Why start a sentence with OK ..., Right ..., So ...,

Discussion in 'English Only' started by Cracker Jack, Jun 5, 2007.

  1. Cracker Jack Senior Member

    I have always wondered why some native speakers especially Americans start their sentences, even conversations with ok. Even here, some threads are started with OK. Correct me if I'm mistaken. The only way I know of starting a sentence with OK is when I am being asked a favor which I agree to grant.


    A: Could you please do this for me?
    B: OK, with pleasure.

    C: Come on please, please, please.
    D: OK. OK. OK.

    However, it seems like there is also an indiscriminate use of Ok as a sentence starter.


    OK. I started this thread because....

    OK. You won't believe it but....

    OK. Listen to me, I've got something to tell you...

    Can you please shed light on this matter? Thanks a lot.
  2. Musical Chairs Senior Member

    Japan & US, Japanese & English
    It's just something people say a lot, like "like" and "you know" and "um." Every language has words like that, right?

    You still wouldn't do it in writing. It's only acceptable in speech.
  3. Alxmrphi Senior Member

    Reykjavík, Ísland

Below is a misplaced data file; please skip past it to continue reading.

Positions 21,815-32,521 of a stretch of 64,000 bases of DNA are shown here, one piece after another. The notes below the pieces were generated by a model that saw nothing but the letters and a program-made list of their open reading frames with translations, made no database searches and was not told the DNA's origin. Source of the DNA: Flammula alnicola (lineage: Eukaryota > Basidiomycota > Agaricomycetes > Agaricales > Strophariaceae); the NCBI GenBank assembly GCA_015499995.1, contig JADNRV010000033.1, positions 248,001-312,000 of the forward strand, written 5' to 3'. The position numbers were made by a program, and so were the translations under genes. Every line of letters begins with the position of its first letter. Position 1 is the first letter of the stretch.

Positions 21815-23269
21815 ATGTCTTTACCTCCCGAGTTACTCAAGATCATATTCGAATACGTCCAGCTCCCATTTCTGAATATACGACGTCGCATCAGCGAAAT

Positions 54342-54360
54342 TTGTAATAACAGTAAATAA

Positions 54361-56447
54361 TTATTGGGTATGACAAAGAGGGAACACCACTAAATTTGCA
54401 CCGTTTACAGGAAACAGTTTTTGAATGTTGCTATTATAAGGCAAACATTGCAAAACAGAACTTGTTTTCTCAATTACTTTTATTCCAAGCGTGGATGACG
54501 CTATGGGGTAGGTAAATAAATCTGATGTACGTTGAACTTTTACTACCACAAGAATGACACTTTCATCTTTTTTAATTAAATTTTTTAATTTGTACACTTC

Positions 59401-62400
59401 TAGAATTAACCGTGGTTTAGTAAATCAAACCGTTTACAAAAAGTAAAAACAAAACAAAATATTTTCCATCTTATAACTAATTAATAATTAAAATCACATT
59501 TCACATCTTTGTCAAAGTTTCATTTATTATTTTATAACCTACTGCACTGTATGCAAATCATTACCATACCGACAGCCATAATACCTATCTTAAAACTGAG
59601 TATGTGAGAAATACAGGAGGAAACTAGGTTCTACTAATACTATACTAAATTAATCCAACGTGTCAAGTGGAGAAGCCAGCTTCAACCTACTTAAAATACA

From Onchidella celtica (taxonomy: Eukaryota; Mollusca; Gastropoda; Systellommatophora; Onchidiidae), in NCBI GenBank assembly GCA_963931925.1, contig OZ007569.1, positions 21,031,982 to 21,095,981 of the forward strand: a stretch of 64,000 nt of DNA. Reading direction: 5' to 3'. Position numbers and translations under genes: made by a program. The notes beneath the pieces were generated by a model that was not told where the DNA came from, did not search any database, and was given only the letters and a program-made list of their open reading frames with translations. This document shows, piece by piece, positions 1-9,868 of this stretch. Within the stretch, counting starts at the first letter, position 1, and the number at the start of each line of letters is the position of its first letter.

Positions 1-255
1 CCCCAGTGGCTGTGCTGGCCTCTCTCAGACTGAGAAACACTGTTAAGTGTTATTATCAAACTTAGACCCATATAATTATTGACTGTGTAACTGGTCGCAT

UK English
    It means to focus, like if a few conversations are going on and you want to focus on what you're going to say, or announce to everyone else you're going to say something, or also to alert people to pay attention.
  4. Arrius

    Arrius Senior Member

    English, UK
    OK is a signal that your interlocutor now has your attention, and it also gives the speaker time to prepare mentally what he is going to say. Every language has these gap-fillers/ stalling devices. Arabic for instance uses ya3ni in this way. I wonder what English-speakers used for this purpose before the Americans came up with OK and the British took it over? But the Americans don't know where they got it from, the old story about some president who approved documents by writing OK on them standing for Orl Kerrek because he couldn't spell All Correct, being highly doubtful.
  5. JamesM

    JamesM à la Mod (English Only)

    Living around quite a few Spanish speakers, I'd have to say that "bueno" seems to serve the same purpose in Spanish, at least around here. I can't tell you the number of times each day that I hear "bueno" as the first word of a sentence. :)

    As others have said, it's a filler word, an attention-getter, a nervous habit, a verbal stutter. I think it's part of human nature; every language seems to have them.
  6. Packard

    Packard Senior Member

    USA, English

    Well then, back to "OK".

    Alright, let's discuss "OK".

    So then, we were discussing "OK".

    Well then, alright, so then, before we had "OK" I guess we just did without it.

    So, therefore I am in agreement with most of what you said, except that there are many ways to fum-fer in the beginning of a sentence besides using "OK".
  7. anothersmith Senior Member

    Los Angeles
    English, U.S.
    OK, fum-fer? I've never heard that term.
  8. Packard

    Packard Senior Member

    USA, English
    It is Yiddish. It means to mumble, stutter and stall, especially while gathering your thoughts.